Take a second to think through all the "stuff" you have to personally maintain at your job. Here are a few ideas:
- Physical servers or virtual machines
- Internal libraries
- A handful of microservices
- Some test cases you wrote
- CI/CD stuff
- Helper scripts
- Open-source repos
- Security/legal compliance
- Software licenses
- All of the tools on your computer (IDE+extensions, shell+extensions, CLI tools, SSH/GPG keys, etc.)
Some less obvious ones:
- Membership in ActiveDirectory groups or equivalent
- Membership in an email alias or chat group
- A chatbot (including the one-click installable ones)
- All those little no-code, IFTT-type things
- Some internal wiki pages
- Meeting series' or working groups
Depending on company size, pretty much any one of these bullet points could be someone's full-time job, but it's not uncommon to see one person having to do a little of all of these (I sure do).
I like to think of the collection of things that someone can reasonably maintain as their "carrying capacity", to borrow the ecology term. If you take on more than your carrying capacity, something has to die (aka fall into disrepair). With modern software being so garbage, I think one big reason is that there are too many software professionals out there who don't know their carrying capacity.
Not knowing your carrying capacity can lead to:
- Security issues. All software rots under the deluge of new CVEs these days.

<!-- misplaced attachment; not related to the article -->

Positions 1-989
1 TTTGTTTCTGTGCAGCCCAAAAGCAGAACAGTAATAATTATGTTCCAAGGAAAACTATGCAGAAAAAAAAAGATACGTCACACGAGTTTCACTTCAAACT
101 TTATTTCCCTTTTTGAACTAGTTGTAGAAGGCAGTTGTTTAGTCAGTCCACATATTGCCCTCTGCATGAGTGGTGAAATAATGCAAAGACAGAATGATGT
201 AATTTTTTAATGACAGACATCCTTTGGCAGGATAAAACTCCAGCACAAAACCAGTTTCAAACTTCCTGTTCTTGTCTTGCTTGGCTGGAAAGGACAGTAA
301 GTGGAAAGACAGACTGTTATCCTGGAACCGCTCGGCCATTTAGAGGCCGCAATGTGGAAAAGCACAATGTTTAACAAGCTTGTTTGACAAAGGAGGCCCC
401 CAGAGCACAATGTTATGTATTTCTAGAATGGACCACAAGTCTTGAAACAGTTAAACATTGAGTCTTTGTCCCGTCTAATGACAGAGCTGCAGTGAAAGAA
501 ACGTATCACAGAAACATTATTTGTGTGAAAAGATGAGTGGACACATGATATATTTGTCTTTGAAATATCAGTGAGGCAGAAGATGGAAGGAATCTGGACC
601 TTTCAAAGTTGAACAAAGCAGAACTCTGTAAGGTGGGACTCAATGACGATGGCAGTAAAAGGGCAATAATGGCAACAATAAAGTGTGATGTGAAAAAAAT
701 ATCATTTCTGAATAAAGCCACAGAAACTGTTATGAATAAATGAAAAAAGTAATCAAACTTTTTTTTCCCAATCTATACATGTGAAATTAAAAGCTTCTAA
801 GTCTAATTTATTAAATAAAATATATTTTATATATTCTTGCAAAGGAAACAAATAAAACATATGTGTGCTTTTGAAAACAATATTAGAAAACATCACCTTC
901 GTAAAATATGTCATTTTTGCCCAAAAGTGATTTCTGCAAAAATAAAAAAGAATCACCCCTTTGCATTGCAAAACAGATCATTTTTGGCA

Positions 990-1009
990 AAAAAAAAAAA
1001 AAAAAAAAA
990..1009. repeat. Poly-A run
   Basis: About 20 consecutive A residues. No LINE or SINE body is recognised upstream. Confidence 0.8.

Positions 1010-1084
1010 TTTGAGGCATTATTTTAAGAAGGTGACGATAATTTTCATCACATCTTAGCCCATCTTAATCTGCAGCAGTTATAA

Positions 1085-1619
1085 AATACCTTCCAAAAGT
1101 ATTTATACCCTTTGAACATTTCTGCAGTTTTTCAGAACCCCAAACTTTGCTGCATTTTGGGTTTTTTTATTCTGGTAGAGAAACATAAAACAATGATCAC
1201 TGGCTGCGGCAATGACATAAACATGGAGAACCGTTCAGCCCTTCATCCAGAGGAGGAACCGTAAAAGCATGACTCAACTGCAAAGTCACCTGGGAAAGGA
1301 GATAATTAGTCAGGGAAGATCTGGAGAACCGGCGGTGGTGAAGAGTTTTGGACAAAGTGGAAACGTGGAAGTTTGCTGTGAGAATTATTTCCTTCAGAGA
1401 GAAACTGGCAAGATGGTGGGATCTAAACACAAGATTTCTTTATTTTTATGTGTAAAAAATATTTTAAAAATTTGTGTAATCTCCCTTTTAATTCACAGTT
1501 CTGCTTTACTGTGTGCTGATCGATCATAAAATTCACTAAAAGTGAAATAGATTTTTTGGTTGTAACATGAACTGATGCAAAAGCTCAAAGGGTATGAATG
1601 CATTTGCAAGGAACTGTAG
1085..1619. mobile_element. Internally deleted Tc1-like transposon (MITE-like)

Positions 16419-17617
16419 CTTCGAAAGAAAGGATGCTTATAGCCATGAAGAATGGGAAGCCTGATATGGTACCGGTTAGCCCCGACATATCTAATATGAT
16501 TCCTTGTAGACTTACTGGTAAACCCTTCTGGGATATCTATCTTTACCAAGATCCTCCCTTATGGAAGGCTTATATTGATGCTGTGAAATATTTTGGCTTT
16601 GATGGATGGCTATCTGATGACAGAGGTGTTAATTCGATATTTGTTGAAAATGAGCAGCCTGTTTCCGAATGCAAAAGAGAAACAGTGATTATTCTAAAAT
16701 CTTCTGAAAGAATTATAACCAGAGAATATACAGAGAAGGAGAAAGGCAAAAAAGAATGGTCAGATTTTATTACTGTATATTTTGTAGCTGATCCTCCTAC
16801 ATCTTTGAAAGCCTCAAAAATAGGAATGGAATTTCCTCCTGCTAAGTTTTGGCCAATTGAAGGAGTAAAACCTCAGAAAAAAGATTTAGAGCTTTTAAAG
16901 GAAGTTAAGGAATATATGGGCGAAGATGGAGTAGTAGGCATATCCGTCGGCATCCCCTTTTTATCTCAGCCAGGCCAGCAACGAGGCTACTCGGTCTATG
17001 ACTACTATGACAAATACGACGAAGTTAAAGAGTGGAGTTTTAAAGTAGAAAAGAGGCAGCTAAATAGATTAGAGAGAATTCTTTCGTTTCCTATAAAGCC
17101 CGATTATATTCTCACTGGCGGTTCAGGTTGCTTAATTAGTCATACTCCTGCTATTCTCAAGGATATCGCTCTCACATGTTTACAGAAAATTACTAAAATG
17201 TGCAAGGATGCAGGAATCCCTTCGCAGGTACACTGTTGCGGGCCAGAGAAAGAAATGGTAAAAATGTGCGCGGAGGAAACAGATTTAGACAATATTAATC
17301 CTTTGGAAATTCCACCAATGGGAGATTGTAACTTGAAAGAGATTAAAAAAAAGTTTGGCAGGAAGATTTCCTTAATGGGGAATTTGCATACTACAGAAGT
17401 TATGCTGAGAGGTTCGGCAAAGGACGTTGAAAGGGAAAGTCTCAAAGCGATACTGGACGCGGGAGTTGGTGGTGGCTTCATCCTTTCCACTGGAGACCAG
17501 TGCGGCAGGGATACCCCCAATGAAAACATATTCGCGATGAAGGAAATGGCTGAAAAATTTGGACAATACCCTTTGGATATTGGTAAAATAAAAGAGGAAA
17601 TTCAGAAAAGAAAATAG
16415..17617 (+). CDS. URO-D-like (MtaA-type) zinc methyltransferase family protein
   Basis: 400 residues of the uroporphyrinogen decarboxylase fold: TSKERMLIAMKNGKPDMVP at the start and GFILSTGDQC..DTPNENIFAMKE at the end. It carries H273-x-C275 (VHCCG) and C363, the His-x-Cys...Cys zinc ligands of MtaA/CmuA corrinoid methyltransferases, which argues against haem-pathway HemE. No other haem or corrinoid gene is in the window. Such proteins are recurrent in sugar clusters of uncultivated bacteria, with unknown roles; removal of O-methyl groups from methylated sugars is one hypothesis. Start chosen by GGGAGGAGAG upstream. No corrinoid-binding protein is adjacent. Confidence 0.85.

- Productivity issues. That helper script you abandoned had a bug that your co-worker had to fix without any context.
- Usability issues. That microservice you never optimized is making your users mad (but just subtly enough so they don't think to file a bug report, and they experience slow websites all the time so it doesn't affect your bottom line, just slowly eats away at their psyche instead)
- Trust issues. That working group you established (and later neglected) dis-incentivizes future engagement. See also the Google product graveyard.
- More fallout from turnover. When an over-capacity employee quits, they explode like a piñata filled with responsibilities that everyone else has to scoop up. Over-capacity employees also likely don't even know the full extent of the responsibilities they do have, meaning some of them just don't get picked up.
So hopefully this post can help avoid those things!
Odds are that YOU are part of the problem
I'm not talking about people who have been pushed beyond their carrying capacity by other people. You don't need a ton of self-awareness to know when that's what's happening. But when you push yourself beyond your carrying capacity, you likely won't even notice. And since it's tough to notice (and since so much tech is under-maintained garbage), it's likely you are part of the problem!
Why is it hard to notice when you are beyond your carrying capacity? Well because you can't notice things deteriorating that you don't even actively/regularly think of. If you've worked somewhere for long enough, there's bound to be something you've forgotten about. So many of the building blocks of modern software simply can't alert you when they need maintenance. Documentation won't email you when it becomes obsolete. You won't get immediately sued for every lapse in compliance.
All we can really do is to consciously think about our own carrying capacities whenever we take on a new task. Frequently re-visit that "list of things you have to personally maintain" in order to avoid blind spots. When you do this, you might be forced to jog your own memory by re-reading those docs or investigating that old VM. This has the (desireable) side-effect of taking up a lot of your time! If you are already responsible for so many things that you spend so much time re-checking them, you definitely can't take on new things!
All I ask is for just a little bit more conscientiousness when it comes to maintenance.